that are transnational. After Sept. 11, that's what we would do in
the global war on terrorism."

As the wars in CENTCOM heated up, the money and the action moved to
the Middle East and Southwest Asia. Assets for Latin American
operations vanished.

"SOUTHCOM is like the bastard stepchild now," said one ISR pilot with
experience there.

Retired Air Force Gen. Doug Fraser, who commanded SOUTHCOM until
November, said search assets are at the heart of the effort. During
his command, Fraser said, "ISR never came close to the requirement…A
lot of ISR was catch as catch can."

Much of SOUTHCOM's aerial ISR missions are flown by aircraft begged
off other commands. A bomber crew, for example, might be asked to do
some drug monitoring while they're freshening up their qualifications.

"They get their training, they get their flight time, and they help
us out," Kelly told Congress.

SOUTHCOM's detection and monitoring is handled by the Joint
Interagency Task Force South, which takes a particular interest in
the maritime drug routes through the Caribbean and Pacific. The task
force heads Operation Martillo, an international effort to detect and
intercept traffic along the Central American coast.

"Generally speaking, we are talking about finding ships on the
ocean," said Tom Munroe, SOUTHCOM's deputy for collection management.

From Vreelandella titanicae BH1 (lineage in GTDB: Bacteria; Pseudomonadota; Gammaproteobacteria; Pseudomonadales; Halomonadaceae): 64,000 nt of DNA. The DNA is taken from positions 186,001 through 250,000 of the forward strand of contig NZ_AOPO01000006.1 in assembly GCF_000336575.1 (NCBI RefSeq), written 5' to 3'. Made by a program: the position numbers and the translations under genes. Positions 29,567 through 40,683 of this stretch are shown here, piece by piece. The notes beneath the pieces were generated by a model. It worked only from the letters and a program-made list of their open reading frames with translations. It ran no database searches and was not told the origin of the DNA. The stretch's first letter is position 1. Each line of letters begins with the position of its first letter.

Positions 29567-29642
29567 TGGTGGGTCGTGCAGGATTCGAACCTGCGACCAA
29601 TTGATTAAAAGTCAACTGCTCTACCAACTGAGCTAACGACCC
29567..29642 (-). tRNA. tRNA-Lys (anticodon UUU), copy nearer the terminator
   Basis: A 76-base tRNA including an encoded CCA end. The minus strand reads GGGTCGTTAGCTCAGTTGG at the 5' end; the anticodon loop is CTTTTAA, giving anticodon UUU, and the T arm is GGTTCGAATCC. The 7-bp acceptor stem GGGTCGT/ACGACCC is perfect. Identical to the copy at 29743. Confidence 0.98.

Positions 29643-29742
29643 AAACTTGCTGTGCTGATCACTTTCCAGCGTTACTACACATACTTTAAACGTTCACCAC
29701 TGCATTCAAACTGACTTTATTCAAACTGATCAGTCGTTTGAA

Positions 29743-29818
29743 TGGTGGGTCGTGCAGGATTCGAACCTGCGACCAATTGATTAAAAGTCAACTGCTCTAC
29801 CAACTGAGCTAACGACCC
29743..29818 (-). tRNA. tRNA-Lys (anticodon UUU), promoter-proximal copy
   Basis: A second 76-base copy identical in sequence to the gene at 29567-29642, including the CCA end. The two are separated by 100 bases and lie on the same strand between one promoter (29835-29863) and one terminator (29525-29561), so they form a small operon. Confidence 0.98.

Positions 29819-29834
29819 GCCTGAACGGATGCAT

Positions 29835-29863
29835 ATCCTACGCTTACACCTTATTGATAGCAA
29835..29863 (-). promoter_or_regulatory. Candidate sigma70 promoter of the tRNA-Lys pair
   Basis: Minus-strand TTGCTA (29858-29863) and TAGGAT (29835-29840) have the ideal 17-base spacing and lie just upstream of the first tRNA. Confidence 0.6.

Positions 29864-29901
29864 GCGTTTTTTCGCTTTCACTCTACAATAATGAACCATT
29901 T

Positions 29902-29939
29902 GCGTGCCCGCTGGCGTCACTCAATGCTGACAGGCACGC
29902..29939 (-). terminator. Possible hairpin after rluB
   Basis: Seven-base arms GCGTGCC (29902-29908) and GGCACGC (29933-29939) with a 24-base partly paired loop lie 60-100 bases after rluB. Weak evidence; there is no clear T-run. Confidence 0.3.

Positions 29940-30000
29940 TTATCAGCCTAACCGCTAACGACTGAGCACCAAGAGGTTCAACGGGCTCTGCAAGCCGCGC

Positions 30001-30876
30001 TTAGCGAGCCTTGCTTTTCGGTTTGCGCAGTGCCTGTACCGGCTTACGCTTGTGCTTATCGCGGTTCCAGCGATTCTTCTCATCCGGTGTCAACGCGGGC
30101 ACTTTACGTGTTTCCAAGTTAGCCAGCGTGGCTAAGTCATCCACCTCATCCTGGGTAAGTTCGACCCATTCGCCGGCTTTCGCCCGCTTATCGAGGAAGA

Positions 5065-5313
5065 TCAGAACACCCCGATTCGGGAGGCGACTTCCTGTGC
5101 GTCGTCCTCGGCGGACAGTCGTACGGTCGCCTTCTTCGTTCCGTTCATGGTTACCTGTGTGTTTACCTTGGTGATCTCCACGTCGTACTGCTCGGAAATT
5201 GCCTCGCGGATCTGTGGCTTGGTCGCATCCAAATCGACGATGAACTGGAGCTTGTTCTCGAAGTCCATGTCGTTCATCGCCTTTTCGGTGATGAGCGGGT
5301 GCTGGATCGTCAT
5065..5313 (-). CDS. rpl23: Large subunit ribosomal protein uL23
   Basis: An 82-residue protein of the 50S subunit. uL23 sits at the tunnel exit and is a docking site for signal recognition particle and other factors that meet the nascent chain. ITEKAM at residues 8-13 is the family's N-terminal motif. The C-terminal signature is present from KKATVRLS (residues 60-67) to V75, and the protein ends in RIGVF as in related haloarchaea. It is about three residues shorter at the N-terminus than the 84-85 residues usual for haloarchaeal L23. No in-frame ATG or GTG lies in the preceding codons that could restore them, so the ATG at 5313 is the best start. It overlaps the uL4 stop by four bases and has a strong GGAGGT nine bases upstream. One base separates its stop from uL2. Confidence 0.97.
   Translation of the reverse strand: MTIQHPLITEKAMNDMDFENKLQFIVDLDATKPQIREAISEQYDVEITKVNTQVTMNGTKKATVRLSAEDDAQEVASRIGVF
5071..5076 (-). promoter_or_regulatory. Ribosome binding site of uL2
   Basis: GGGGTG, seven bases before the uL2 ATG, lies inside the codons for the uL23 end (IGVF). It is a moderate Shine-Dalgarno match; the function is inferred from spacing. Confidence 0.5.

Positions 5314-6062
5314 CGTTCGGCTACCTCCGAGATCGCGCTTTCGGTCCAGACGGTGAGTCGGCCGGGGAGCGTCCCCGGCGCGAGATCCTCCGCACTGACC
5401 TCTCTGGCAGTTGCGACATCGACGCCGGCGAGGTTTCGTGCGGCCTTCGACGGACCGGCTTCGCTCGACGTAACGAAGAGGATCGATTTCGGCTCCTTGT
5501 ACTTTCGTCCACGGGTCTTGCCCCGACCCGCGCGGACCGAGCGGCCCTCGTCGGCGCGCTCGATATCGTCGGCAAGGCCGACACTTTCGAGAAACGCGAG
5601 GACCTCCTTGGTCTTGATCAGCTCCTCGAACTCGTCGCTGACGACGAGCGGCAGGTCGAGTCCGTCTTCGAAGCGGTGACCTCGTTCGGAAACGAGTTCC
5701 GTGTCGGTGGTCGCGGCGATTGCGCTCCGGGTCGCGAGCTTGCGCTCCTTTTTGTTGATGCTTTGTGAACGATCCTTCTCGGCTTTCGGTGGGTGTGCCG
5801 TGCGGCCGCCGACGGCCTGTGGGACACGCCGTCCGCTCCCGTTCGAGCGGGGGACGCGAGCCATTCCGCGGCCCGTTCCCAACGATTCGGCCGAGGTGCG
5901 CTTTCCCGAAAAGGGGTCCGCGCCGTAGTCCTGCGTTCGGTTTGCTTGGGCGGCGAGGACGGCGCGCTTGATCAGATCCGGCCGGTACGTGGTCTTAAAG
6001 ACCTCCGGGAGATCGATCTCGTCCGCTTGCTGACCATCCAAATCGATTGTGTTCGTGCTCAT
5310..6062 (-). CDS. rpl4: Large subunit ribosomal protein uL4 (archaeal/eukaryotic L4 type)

Four U.S. squadrons have rotated in and out to help. The operation
has intercepted staggering amounts of cocaine: 171 metric tons since
January 2012.

Quantifying intelligence is never easy. SOUTHCOM's written testimony
to Congress said its Air Force component gathered "over 28,000
images, and 1,893.8 hours of signals intelligence that led to the
seizure of 332,616 lbs (worth $3.02 billion) of drugs and weapons."
The command said ISR resulted in "32 high-value narco-terrorists"
being "killed in action." (It doesn't specify who or where.)

Still, there are vast parts of SOUTHCOM's area of operations that are
apparently largely dark. U.S. officials know that much of the cocaine
that eventually reaches the U.S. moves through Honduras. The U.S.
military and the Drug Enforcement Administration have stepped up
operations out of Soto Cano Air Base. But there is no indication of
substantive ISR to cover the country's vast ungoverned region.

"I would say Honduras is a huge gap, and I wouldn't even know how to
characterize it," said one official at the Joint Interagency Task
Force-South, the group charged with detecting and monitoring illicit